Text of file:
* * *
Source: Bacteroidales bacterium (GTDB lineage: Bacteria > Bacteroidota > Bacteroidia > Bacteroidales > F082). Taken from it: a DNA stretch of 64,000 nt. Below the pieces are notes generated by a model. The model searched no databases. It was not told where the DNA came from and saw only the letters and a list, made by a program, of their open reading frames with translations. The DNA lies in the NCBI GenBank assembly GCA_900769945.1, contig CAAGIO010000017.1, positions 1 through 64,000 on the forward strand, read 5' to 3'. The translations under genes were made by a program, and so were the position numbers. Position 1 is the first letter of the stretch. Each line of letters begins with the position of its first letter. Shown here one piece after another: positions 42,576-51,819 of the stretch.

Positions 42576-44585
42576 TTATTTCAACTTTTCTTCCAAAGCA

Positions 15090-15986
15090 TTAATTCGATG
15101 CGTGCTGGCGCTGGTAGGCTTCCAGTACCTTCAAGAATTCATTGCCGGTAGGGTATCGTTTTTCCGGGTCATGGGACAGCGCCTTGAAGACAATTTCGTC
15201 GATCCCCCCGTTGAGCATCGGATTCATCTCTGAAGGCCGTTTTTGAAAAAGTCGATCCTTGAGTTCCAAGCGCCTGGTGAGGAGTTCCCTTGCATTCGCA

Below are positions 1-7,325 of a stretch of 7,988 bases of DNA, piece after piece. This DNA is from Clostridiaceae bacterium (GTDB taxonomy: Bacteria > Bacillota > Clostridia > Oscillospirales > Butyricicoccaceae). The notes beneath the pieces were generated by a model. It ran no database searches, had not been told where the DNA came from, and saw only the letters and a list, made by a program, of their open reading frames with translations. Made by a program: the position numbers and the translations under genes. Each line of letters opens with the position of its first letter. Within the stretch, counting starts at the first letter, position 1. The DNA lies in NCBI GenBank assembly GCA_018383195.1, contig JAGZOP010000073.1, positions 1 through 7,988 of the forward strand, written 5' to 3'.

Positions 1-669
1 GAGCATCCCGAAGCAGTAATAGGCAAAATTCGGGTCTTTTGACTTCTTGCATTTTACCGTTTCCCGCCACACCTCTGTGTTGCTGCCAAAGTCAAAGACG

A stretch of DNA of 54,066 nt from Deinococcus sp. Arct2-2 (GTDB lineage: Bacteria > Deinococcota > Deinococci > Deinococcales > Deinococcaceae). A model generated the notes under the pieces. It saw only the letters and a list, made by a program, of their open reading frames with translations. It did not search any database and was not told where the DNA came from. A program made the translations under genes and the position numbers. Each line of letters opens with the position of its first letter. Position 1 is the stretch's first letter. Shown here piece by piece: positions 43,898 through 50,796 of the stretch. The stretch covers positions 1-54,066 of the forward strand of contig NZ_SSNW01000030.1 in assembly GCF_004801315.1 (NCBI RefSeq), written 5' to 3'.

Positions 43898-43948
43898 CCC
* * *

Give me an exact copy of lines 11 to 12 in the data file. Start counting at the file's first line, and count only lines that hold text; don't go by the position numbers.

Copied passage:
A stretch of DNA of 54,066 nt from Deinococcus sp. Arct2-2 (GTDB lineage: Bacteria > Deinococcota > Deinococci > Deinococcales > Deinococcaceae). A model generated the notes under the pieces. It saw only the letters and a list, made by a program, of their open reading frames with translations. It did not search any database and was not told where the DNA came from. A program made the translations under genes and the position numbers. Each line of letters opens with the position of its first letter. Position 1 is the stretch's first letter. Shown here piece by piece: positions 43,898 through 50,796 of the stretch. The stretch covers positions 1-54,066 of the forward strand of contig NZ_SSNW01000030.1 in assembly GCF_004801315.1 (NCBI RefSeq), written 5' to 3'.

Positions 43898-43948